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Pope with ‘slight flu’: Angelus prayer from Santa Marta

Pope Francis Angelus

Antoine Mekary | ALETEIA

I.Media - Kathleen N. Hattrup - published on 11/26/23

The Holy Father will still offer his reflection on the Sunday Gospel, but from the warmth of home, instead of from the window.

Pope Francis, suffering from a “slight flu,” did not lead the midday Angelus from the window of the Apostolic Palace this November 26, 2023, but spoke from his residence at Casa Santa Marta.

“Today I cannot appear at the window because I have this problem of inflammation of the lungs, and Monsignor Braida will read the reflection,” the Pope explained, adding that the monsignor is familiar with the text because he prepares them each week, “and he always does it so well!” The Pope went on to pray the Angelus and give the apostolic blessing after the monsignor read the meditation.

He also gave his customary good-bye at the end, wishing everyone a good Sunday, and adding, “Don’t forget to pray for me!”

The Holy Father’s reflection was broadcast on the Vatican News website and on the giant screens in St. Peter’s Square. Rome’s forecast was a rather chilly 48 degrees at noon today.

Pope Francis underwent a CT scan at the Gemelli hospital on Saturday to rule out “pulmonary complications,” announced Matteo Bruni, director of the Vatican press office, a few hours after announcing the cancellation of Pope Francis’ audiences on November 25 due to his state of health.

The Press Office reported that the scans came back negative, and that the Pope had subsequently returned home.

Dialogue the only way to peace

After the Angelus, there was yet another appeal for peace in the world, particularly in Ukraine and the Holy Land.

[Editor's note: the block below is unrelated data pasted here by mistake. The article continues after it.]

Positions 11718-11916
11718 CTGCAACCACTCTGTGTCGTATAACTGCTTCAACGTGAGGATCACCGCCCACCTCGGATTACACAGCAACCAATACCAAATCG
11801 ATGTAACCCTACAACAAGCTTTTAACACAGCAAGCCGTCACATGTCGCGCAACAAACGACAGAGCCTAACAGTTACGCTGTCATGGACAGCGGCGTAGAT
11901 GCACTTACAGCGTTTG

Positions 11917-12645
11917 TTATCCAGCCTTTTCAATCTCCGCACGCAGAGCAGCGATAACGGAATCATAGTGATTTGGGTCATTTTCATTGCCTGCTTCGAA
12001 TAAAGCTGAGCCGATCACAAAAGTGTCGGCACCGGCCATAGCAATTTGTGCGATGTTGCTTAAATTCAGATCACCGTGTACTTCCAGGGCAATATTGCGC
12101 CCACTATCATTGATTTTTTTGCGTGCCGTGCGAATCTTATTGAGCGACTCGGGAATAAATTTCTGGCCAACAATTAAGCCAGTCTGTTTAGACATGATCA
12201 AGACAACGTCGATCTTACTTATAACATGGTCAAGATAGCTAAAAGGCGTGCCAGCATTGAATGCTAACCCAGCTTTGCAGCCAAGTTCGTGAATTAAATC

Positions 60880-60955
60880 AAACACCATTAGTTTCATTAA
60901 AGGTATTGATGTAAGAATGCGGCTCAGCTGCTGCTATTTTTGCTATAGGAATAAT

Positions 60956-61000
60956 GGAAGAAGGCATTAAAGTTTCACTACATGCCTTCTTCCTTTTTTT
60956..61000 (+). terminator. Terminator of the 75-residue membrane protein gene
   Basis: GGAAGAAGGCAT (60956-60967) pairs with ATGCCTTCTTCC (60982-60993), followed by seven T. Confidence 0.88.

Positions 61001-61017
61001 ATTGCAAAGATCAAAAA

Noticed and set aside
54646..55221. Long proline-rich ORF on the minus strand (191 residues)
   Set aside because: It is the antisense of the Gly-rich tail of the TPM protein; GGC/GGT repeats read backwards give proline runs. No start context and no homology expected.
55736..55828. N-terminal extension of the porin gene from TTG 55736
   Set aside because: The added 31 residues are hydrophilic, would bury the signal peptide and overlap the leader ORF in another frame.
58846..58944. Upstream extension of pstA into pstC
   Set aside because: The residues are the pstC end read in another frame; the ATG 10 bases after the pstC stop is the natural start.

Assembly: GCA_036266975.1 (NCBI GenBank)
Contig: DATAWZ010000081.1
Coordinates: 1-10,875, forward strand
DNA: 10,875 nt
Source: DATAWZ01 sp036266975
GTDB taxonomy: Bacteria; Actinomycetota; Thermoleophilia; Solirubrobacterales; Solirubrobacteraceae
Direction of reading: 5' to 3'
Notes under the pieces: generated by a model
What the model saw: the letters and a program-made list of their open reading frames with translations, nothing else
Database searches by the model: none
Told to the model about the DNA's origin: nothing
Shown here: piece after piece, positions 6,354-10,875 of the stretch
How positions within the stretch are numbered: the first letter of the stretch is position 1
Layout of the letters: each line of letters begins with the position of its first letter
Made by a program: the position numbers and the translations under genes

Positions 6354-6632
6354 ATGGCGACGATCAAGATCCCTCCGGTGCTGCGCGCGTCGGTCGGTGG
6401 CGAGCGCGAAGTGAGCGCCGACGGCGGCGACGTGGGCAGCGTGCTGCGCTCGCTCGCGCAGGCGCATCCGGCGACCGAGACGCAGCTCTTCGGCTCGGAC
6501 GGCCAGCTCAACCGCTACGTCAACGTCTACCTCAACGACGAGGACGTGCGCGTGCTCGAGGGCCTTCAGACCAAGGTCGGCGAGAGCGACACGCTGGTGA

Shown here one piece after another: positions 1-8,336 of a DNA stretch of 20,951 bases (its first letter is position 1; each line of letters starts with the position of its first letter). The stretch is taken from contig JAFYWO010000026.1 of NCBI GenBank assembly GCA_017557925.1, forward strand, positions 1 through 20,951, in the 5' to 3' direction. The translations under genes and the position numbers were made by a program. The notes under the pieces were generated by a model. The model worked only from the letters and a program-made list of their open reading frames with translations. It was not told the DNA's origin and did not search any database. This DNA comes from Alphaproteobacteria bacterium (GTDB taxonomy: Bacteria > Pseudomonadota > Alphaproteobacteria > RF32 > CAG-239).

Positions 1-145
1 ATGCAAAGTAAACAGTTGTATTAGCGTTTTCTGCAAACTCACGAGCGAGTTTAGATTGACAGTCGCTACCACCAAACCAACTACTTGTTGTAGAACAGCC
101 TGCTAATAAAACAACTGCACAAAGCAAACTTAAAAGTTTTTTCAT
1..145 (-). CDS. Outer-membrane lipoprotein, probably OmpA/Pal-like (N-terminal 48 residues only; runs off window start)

Yesterday tormented Ukraine commemorated the Holodomor, the genocide perpetrated by the Soviet regime which, 90 years ago, caused millions of people to starve to death. That lacerating wound, instead of healing, is made even more painful by the atrocities of the war that continues to make that dear nation suffer.

For all peoples torn apart by conflicts, let us continue to pray tirelessly, because prayer is the force of peace that stops the spiral of hatred, that breaks the cycle of revenge and opens up unexpected paths of reconciliation.

Today let us thank God that there is finally a truce between Israel and Palestine, and some hostages have been freed. Let us pray that they will all be freed as soon as possible – think of their families! – that more humanitarian aid will enter Gaza, and that dialogue is insisted upon: It is the only way, the only way to achieve peace. Those who do not want dialogue do not want peace.

Another trip coming soon

The Argentine pontiff, who turns 87 in a few days, has suffered a few health scares over the past year. But he is due to attend COP28 in Dubai from December 1 to 3, his 45th apostolic journey outside Italy.

In order to keep him rested for this trip, it seems likely that his audiences for the coming days will be cancelled, but no official information to this effect has yet been released.

On the morning of November 27, he is due to receive the new president of Paraguay, as well as a delegation of French abuse victims who have undergone a process of reparation with the congregation of the Brothers of Saint Gabriel.

The Pope has already had respiratory problems this year. On March 29, he was taken to Gemelli, where doctors diagnosed “infectious bronchitis.” He underwent antibiotic treatment and left the hospital on April 1. He later explained that it was acute pneumonia. “If we had waited a few more hours, it would have been more serious,” he told Mexican television.

When he was 21 years old, the future pope developed an inflammation of the tissues surrounding the lung, which led to surgery to remove three pulmonary cysts and a small part of his upper right lung.

Follow reports on the Pope’s health here.

[Article updated after initial publication]

Pope FrancisPope Francis health
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